Violence Against Women Act:
VAWA is the acronym for the Violence Against Women Act, which was passed by Congress in 1994. Among other things, VAWA created special provisions in United States immigration law to protect victims of abuse who are not citizens of the United States. In cases of domestic violence, US immigration law allows certain victims of abuse who are not citizens to obtain lawful status without having to rely on their abuser to petition.
Normally, if you are a spouse, child or parent of a US citizen (USC) or a spouse or child of a legal permanent resident (LPR) and you want to obtain lawful permanent resident status (commonly referred to as having a “green card”), the USC or LPR has to file a petition with the United States Citizenship and Immigration Service (USCIS) and may need to go with you to an interview with Immigration authorities.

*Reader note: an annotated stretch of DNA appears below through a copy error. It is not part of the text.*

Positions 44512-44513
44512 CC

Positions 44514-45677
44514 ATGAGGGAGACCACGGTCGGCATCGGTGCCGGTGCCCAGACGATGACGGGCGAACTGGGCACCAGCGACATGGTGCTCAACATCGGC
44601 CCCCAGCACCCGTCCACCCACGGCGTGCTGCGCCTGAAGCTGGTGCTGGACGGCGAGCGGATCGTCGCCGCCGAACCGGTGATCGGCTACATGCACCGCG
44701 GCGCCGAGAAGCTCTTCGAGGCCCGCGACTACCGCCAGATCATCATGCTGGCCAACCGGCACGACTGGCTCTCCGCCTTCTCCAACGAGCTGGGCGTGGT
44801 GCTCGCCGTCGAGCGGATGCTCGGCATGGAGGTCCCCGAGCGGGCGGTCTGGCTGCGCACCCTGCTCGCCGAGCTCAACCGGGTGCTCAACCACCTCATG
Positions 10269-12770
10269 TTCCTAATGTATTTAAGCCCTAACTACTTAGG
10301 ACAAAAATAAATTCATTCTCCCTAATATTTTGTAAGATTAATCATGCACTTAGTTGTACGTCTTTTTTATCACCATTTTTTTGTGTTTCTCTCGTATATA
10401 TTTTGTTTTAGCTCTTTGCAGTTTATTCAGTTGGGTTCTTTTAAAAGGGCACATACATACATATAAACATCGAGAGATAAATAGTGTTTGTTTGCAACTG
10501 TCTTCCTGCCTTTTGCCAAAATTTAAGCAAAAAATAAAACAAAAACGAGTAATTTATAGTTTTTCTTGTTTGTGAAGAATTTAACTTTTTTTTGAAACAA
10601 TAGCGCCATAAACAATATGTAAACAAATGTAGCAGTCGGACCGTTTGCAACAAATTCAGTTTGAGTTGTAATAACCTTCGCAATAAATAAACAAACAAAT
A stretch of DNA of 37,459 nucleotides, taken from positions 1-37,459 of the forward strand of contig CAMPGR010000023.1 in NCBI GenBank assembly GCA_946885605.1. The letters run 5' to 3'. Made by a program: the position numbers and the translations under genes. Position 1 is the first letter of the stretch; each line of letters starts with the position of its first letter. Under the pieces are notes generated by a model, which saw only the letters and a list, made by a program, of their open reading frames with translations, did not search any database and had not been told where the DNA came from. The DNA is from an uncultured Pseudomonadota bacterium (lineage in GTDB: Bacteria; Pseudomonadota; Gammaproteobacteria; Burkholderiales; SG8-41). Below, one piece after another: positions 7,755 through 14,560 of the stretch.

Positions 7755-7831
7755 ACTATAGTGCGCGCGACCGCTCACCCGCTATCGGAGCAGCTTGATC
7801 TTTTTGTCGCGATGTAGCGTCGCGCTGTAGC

Also, if your marriage is less than two years old when you obtain your LPR status, you would normally get what is called “conditional permanent residence,” (commonly known as a “conditional green card”). Your spouse would then normally need to file a joint petition with you to remove the “condition” so that you can obtain full lawful permanent residence.
However, in relationships of domestic violence, these requirements for the USC or LPR’s participation are often used by an abuser as a form of abuse, gaining power and control over the immigration status of the victim. Therefore, US immigration law allows certain noncitizen victims of abuse to get legal status on their own without involving the abuser to file anything for the victim